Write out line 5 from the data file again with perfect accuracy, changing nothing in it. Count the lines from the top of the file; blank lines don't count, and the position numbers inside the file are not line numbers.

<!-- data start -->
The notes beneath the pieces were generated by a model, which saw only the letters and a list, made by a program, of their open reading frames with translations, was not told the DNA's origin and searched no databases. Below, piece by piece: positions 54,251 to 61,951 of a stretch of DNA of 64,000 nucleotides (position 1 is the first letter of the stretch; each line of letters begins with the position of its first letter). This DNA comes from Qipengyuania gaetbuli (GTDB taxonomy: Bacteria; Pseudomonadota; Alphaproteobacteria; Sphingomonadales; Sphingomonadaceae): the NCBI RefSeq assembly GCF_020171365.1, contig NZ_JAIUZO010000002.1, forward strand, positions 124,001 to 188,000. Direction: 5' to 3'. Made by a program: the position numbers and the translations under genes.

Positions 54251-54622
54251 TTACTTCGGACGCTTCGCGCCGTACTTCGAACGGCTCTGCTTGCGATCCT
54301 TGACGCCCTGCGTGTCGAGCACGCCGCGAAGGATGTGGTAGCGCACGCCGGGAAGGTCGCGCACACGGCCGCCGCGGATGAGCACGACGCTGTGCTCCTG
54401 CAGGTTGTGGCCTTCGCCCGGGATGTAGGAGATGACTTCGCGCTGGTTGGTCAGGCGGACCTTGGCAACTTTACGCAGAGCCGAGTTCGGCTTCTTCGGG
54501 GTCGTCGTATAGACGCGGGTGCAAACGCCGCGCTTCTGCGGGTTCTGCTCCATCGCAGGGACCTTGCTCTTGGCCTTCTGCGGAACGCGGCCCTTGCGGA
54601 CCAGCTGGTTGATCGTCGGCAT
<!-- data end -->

54401 CAGGTTGTGGCCTTCGCCCGGGATGTAGGAGATGACTTCGCGCTGGTTGGTCAGGCGGACCTTGGCAACTTTACGCAGAGCCGAGTTCGGCTTCTTCGGG